Delayed Avenir Project Planned for April
64-unit apartment development on Lower East Side was delayed a year by COVID-19.
Construction on the second phase of the Avenir apartment complex at 418 E. Ogden Ave., originally scheduled to begin in Spring 2020, is planned for April, but it could also be delayed another year.
The project is a 64-unit apartment building constituting the second phase of a larger three-building apartment complex surrounding a central parking garage. It’s being developed by Weidner Apartment Homes after changing hands several times during the past two decades. The parcel is bounded by E. Lyon St., N. Jefferson St., E. Ogden Ave. and N. Milwaukee St.
Once completed, it will mostly be one-bedroom apartments, with 11 studios and 11 two-bedroom units. The 91,660-square-foot-building also has 4,897 square feet of retail space planned.
The project is on land called Block 26 in the Park East Corridor. It was freed up in 2003 following the demolition of the Park East Freeway spur. The land beneath the freeway was owned by Milwaukee County, which then set out to find a developer for it.
Weidner recently went before the County Board’s Economic and Community Development Committee requesting an extension in the timeline set in the 2018 development agreement it has with the county. Now it will have until April 2022 to start construction. If it doesn’t, the company could forfeit up to $450,000.
The first phase of the Avenir was a 104-unit building completed in 2014. This development had an assessed value of $18.5 million in 2018, according to the report from the Milwaukee County Economic Development Division. The estimated development cost for the subsequent phases is $26 million.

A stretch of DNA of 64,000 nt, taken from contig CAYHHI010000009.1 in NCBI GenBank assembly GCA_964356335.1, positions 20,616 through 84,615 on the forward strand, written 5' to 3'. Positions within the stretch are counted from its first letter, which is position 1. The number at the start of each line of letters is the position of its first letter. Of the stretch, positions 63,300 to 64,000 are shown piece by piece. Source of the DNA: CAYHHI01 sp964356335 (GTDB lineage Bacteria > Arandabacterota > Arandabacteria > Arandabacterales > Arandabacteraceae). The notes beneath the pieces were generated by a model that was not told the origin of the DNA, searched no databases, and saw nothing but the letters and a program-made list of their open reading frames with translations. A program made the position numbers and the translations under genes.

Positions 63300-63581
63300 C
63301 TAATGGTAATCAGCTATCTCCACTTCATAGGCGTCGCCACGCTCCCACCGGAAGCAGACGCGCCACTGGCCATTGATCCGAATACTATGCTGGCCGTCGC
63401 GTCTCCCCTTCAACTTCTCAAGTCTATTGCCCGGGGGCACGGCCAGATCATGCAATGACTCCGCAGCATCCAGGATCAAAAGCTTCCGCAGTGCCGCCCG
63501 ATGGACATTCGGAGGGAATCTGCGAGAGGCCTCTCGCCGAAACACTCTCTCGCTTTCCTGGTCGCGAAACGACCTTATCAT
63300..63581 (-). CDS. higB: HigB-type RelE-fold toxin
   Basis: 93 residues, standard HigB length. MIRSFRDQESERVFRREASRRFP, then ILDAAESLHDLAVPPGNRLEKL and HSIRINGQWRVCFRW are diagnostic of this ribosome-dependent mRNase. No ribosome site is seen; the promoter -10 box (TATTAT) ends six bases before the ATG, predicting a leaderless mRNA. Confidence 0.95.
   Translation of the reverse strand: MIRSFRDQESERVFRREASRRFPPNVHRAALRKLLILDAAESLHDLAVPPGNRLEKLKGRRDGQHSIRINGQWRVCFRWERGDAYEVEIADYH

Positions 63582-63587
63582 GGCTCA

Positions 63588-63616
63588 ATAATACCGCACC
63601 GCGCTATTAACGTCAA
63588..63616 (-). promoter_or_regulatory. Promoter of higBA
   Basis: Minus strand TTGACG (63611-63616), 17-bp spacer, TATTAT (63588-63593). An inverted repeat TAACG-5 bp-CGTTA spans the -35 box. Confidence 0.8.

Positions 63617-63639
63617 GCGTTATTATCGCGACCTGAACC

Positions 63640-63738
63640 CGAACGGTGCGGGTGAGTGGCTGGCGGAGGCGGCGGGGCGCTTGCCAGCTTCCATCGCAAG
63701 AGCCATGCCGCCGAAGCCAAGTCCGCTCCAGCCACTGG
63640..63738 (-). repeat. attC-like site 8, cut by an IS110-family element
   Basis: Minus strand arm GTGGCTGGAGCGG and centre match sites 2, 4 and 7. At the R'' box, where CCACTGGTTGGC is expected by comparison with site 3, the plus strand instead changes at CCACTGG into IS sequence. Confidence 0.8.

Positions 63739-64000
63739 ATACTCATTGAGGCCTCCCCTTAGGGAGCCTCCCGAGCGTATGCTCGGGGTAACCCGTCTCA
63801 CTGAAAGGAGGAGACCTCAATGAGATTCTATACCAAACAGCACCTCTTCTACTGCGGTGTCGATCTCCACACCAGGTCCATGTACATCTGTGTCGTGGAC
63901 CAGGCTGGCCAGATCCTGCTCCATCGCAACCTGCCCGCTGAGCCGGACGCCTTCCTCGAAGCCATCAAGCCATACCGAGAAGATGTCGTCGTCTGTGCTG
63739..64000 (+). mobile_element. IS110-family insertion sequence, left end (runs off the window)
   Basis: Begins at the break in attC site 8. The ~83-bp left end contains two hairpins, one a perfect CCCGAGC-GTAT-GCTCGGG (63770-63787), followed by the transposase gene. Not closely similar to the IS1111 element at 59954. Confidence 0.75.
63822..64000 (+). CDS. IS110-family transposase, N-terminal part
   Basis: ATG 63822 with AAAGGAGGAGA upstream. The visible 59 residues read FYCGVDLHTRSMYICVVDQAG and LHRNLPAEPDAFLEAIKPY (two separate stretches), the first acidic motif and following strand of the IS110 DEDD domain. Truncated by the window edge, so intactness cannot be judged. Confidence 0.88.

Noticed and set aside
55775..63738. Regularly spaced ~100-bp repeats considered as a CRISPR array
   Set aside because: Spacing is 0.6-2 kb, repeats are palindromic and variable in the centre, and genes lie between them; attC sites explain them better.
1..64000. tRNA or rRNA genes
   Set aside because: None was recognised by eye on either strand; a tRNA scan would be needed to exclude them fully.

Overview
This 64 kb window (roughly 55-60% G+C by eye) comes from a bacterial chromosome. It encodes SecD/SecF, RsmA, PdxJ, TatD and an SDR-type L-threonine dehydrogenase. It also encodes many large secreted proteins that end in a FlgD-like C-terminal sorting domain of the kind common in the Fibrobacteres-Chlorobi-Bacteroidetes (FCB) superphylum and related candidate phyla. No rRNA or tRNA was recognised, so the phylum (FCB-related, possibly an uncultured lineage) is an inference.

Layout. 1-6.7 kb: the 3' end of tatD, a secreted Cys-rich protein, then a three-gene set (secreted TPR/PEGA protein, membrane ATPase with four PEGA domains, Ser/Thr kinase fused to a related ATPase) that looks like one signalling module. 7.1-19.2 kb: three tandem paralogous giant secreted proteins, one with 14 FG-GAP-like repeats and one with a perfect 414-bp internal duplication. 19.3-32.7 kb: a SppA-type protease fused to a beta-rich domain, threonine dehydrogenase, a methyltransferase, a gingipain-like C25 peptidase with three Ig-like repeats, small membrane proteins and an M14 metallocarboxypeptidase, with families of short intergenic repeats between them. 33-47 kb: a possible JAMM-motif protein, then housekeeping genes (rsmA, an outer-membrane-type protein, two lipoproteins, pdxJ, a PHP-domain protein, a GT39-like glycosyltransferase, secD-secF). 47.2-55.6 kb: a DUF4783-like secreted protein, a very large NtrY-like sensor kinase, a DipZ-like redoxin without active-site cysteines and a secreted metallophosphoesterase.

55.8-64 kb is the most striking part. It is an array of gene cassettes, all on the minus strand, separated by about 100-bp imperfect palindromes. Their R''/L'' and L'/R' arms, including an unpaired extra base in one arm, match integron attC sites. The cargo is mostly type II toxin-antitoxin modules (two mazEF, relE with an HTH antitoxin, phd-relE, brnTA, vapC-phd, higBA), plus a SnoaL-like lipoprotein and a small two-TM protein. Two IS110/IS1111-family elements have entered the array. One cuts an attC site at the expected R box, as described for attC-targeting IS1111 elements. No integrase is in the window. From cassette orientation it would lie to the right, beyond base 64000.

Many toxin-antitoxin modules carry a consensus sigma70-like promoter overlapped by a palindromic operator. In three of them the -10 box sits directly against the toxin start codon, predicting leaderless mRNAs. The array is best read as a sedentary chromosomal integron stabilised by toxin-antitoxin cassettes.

In 2018, Weidner Apartment Homes, through their investment arm, stepped in to finish development, acquiring the site for $22.7 million. When the county initially sold the land by itself to Chicago based RSC & Associates in 2007 it went for $2.7 million, according to the economic development division.
Weidner originally planned to start construction in April 2020, applying for a building permit in February, but exercised a one-time delay allowed for in the development agreement and pushed commencement of construction back to October. Then in fall 2020, the company filed a notice of Force Majeure — or unforeseen consequences — due to the COVID-19 pandemic that prevented it from starting construction.
The company had provided the county with a $250,000 letter of credit when it entered into the development agreement more than two years ago. As part of this extension the company is providing an additional $200,000 letter of credit the county can draw from if it fails to meet the development timeline.
If the developer fails to meet the timeline the county can claim the balance of credit laid out by Weidner in the event of defaults. It can also draw $1,400 a day for as long as Weidner is in default of the contract up to the balance of credit extended.
Kevin Colard, chief investment officer for Weidner told the committee, “We believe that the timeline that we’ve laid out is something we’re fully committed to.”
While the past year has been tough, Colard said “things are strengthening,” and he pointed to the company nearly doubling the credit it has extended to the county as proof of a commitment to developing the project.
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